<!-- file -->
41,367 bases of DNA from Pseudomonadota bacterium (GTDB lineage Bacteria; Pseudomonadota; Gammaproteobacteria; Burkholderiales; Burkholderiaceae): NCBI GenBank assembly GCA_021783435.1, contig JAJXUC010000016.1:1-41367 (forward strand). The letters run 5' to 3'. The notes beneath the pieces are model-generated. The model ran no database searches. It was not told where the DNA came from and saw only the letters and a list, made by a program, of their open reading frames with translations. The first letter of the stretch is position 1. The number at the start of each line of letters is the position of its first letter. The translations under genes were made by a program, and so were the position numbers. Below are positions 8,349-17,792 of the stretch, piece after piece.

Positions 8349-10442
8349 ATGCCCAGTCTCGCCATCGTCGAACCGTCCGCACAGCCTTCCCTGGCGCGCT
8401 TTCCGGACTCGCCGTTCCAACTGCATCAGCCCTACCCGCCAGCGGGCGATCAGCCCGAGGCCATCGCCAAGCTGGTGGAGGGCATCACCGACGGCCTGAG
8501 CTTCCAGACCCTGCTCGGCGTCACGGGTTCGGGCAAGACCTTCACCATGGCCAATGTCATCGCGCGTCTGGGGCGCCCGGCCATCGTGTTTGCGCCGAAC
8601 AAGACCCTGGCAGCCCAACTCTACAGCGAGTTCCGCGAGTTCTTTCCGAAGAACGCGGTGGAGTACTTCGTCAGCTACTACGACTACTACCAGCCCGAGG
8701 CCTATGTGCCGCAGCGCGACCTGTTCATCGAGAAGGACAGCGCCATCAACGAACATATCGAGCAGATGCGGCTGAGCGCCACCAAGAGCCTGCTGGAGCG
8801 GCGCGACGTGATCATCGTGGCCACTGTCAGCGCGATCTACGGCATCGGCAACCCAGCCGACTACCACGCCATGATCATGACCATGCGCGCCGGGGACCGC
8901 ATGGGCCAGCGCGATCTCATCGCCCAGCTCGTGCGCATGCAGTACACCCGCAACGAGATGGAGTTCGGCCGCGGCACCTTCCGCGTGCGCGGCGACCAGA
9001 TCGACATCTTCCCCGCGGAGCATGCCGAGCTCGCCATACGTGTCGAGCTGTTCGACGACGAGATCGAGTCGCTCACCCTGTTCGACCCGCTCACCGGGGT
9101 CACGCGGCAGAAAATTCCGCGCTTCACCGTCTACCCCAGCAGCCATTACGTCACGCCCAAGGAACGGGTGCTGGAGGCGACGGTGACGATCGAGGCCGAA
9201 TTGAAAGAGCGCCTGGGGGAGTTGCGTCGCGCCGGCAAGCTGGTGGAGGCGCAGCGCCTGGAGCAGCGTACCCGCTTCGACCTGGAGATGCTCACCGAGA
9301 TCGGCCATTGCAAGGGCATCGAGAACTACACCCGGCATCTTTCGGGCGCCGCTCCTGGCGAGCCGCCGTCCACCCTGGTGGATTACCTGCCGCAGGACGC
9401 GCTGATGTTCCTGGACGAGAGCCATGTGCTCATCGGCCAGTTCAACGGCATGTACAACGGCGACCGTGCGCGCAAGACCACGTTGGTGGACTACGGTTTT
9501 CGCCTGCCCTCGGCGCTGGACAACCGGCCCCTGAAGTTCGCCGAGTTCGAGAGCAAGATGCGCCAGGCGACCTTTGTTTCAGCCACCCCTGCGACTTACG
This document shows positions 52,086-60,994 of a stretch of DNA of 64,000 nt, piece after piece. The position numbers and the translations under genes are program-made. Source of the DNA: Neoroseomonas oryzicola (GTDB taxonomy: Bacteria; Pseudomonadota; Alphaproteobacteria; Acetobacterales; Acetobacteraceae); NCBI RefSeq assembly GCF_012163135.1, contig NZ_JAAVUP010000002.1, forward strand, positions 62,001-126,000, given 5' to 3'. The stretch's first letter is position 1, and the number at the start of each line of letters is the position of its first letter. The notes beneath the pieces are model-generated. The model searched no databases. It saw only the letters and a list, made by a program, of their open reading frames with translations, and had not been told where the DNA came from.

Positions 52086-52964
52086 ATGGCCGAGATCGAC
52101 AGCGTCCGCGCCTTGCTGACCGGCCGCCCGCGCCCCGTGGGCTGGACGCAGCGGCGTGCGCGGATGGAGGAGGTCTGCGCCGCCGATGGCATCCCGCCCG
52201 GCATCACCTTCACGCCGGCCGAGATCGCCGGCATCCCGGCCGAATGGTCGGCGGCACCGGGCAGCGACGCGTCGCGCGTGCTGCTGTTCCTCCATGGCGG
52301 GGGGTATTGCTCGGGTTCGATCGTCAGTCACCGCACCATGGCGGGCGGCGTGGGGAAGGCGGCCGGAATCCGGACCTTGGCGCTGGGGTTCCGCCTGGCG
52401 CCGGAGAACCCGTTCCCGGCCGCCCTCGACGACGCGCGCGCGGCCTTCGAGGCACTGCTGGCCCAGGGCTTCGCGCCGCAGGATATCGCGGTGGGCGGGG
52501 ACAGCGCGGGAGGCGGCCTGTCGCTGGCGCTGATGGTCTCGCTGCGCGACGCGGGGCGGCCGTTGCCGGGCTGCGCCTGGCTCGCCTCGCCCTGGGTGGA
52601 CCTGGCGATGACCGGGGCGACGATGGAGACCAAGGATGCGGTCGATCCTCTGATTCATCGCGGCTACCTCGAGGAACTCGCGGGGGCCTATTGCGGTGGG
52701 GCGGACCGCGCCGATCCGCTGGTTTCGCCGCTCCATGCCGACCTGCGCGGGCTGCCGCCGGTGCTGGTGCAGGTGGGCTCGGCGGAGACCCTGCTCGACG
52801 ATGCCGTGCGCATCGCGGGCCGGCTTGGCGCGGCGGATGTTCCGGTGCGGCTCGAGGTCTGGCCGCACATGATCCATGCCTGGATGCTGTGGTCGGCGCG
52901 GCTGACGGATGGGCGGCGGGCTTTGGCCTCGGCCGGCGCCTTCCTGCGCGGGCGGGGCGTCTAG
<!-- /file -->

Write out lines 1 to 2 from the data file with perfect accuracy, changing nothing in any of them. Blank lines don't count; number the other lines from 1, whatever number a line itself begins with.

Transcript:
41,367 bases of DNA from Pseudomonadota bacterium (GTDB lineage Bacteria; Pseudomonadota; Gammaproteobacteria; Burkholderiales; Burkholderiaceae): NCBI GenBank assembly GCA_021783435.1, contig JAJXUC010000016.1:1-41367 (forward strand). The letters run 5' to 3'. The notes beneath the pieces are model-generated. The model ran no database searches. It was not told where the DNA came from and saw only the letters and a list, made by a program, of their open reading frames with translations. The first letter of the stretch is position 1. The number at the start of each line of letters is the position of its first letter. The translations under genes were made by a program, and so were the position numbers. Below are positions 8,349-17,792 of the stretch, piece after piece.

Positions 8349-10442